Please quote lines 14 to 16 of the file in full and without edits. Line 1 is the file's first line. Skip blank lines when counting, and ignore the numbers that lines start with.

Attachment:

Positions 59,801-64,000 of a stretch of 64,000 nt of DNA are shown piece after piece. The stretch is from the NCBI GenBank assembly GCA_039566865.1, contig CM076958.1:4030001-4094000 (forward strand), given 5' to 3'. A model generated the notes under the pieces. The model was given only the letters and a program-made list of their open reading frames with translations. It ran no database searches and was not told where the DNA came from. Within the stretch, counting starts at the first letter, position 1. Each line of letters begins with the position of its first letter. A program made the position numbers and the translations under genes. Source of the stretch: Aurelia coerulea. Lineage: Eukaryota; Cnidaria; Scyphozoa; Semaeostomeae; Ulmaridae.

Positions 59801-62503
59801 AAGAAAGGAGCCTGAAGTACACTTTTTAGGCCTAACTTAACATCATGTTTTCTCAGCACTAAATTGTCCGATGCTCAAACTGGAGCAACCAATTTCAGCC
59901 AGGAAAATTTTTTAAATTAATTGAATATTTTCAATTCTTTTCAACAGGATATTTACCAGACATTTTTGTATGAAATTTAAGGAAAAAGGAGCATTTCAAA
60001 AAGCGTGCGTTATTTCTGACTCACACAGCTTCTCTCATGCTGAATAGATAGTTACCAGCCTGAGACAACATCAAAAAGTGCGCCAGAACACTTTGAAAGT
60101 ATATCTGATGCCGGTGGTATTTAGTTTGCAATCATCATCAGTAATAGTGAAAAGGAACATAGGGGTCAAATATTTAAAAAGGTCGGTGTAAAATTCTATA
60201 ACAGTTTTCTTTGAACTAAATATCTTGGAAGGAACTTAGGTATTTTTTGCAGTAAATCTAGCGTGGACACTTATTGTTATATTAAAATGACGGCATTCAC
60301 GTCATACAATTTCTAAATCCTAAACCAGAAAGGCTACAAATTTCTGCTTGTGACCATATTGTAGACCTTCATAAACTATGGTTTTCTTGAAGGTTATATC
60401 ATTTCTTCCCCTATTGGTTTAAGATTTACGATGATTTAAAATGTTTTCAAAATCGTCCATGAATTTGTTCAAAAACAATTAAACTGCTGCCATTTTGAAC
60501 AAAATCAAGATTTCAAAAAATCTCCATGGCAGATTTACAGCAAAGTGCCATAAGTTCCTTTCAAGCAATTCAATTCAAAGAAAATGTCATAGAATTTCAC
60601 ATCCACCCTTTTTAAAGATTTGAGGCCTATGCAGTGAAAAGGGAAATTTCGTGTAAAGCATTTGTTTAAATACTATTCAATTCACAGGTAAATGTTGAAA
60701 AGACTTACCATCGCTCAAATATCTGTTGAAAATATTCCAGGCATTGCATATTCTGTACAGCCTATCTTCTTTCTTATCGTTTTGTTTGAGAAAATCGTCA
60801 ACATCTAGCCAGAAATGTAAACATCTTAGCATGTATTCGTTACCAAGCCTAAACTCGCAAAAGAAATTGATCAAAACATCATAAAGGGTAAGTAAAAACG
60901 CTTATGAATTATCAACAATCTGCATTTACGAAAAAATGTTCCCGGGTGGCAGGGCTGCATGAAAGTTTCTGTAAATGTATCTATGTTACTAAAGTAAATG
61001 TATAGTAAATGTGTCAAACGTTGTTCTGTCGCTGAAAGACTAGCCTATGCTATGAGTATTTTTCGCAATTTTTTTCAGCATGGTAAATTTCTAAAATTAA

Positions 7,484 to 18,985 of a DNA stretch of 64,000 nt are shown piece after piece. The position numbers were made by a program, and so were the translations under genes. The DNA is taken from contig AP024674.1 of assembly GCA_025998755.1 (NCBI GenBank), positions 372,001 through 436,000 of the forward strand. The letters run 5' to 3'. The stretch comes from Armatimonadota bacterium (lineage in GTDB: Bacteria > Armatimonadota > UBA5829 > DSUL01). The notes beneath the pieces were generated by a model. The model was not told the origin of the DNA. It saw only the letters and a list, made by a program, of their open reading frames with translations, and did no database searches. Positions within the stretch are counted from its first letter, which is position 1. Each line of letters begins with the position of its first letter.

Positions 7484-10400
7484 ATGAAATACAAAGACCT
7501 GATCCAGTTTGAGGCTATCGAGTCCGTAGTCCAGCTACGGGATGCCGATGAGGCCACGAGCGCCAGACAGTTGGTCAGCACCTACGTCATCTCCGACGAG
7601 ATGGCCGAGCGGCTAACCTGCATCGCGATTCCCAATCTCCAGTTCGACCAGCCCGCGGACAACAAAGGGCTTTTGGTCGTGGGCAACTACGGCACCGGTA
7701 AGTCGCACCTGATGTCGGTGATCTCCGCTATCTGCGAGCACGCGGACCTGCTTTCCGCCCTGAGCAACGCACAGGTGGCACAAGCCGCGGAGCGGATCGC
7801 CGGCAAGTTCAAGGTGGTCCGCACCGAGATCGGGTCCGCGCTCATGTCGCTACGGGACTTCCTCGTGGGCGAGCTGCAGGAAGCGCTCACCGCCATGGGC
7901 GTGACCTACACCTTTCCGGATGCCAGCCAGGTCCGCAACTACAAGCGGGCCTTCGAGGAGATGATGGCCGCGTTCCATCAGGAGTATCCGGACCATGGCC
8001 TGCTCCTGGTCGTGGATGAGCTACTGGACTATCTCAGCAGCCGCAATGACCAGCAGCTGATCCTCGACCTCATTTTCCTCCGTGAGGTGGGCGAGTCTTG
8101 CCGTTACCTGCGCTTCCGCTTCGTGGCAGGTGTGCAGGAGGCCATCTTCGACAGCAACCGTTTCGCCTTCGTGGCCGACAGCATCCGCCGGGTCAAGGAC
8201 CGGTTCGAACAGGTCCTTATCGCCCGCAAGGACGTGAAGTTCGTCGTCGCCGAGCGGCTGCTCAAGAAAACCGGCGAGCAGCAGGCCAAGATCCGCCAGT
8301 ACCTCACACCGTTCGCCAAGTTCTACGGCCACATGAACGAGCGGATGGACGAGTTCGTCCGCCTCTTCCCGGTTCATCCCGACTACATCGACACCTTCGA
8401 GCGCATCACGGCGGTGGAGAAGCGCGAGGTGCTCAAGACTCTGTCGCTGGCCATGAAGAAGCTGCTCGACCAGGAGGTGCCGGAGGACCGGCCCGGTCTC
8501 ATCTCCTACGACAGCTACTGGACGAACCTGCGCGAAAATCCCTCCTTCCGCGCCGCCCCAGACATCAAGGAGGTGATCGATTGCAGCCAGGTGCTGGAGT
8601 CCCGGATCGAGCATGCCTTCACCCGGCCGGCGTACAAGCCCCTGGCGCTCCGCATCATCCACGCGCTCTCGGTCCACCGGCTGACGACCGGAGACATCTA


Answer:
60901 CTTATGAATTATCAACAATCTGCATTTACGAAAAAATGTTCCCGGGTGGCAGGGCTGCATGAAAGTTTCTGTAAATGTATCTATGTTACTAAAGTAAATG
61001 TATAGTAAATGTGTCAAACGTTGTTCTGTCGCTGAAAGACTAGCCTATGCTATGAGTATTTTTCGCAATTTTTTTCAGCATGGTAAATTTCTAAAATTAA

Positions 7,484 to 18,985 of a DNA stretch of 64,000 nt are shown piece after piece. The position numbers were made by a program, and so were the translations under genes. The DNA is taken from contig AP024674.1 of assembly GCA_025998755.1 (NCBI GenBank), positions 372,001 through 436,000 of the forward strand. The letters run 5' to 3'. The stretch comes from Armatimonadota bacterium (lineage in GTDB: Bacteria > Armatimonadota > UBA5829 > DSUL01). The notes beneath the pieces were generated by a model. The model was not told the origin of the DNA. It saw only the letters and a list, made by a program, of their open reading frames with translations, and did no database searches. Positions within the stretch are counted from its first letter, which is position 1. Each line of letters begins with the position of its first letter.